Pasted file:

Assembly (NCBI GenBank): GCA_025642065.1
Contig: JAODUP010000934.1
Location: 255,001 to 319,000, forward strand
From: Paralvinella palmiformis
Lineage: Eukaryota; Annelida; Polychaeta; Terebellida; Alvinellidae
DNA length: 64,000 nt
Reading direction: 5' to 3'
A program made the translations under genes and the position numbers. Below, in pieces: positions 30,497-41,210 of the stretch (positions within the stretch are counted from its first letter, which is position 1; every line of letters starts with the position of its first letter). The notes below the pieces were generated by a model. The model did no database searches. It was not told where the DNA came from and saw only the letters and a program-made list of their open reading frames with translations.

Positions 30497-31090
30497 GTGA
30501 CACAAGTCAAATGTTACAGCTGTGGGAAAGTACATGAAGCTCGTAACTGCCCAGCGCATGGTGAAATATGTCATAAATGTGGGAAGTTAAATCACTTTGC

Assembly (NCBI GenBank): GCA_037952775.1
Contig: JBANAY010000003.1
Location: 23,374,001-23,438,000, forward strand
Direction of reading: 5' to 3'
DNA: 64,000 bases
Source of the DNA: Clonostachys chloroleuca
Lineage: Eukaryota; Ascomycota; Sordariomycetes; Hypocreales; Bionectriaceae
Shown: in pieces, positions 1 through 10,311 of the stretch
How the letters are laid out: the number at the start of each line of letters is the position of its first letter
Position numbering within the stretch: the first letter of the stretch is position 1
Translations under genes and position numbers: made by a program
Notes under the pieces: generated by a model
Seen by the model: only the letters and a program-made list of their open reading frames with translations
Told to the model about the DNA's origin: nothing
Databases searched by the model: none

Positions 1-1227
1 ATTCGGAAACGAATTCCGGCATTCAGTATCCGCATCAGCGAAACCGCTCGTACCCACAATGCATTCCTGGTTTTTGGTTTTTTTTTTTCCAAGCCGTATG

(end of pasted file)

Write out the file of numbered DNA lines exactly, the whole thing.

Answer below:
Assembly (NCBI GenBank): GCA_025642065.1
Contig: JAODUP010000934.1
Location: 255,001 to 319,000, forward strand
From: Paralvinella palmiformis
Lineage: Eukaryota; Annelida; Polychaeta; Terebellida; Alvinellidae
DNA length: 64,000 nt
Reading direction: 5' to 3'
A program made the translations under genes and the position numbers. Below, in pieces: positions 30,497-41,210 of the stretch (positions within the stretch are counted from its first letter, which is position 1; every line of letters starts with the position of its first letter). The notes below the pieces were generated by a model. The model did no database searches. It was not told where the DNA came from and saw only the letters and a program-made list of their open reading frames with translations.

Positions 30497-31090
30497 GTGA
30501 CACAAGTCAAATGTTACAGCTGTGGGAAAGTACATGAAGCTCGTAACTGCCCAGCGCATGGTGAAATATGTCATAAATGTGGGAAGTTAAATCACTTTGC

Assembly (NCBI GenBank): GCA_037952775.1
Contig: JBANAY010000003.1
Location: 23,374,001-23,438,000, forward strand
Direction of reading: 5' to 3'
DNA: 64,000 bases
Source of the DNA: Clonostachys chloroleuca
Lineage: Eukaryota; Ascomycota; Sordariomycetes; Hypocreales; Bionectriaceae
Shown: in pieces, positions 1 through 10,311 of the stretch
How the letters are laid out: the number at the start of each line of letters is the position of its first letter
Position numbering within the stretch: the first letter of the stretch is position 1
Translations under genes and position numbers: made by a program
Notes under the pieces: generated by a model
Seen by the model: only the letters and a program-made list of their open reading frames with translations
Told to the model about the DNA's origin: nothing
Databases searched by the model: none

Positions 1-1227
1 ATTCGGAAACGAATTCCGGCATTCAGTATCCGCATCAGCGAAACCGCTCGTACCCACAATGCATTCCTGGTTTTTGGTTTTTTTTTTTCCAAGCCGTATG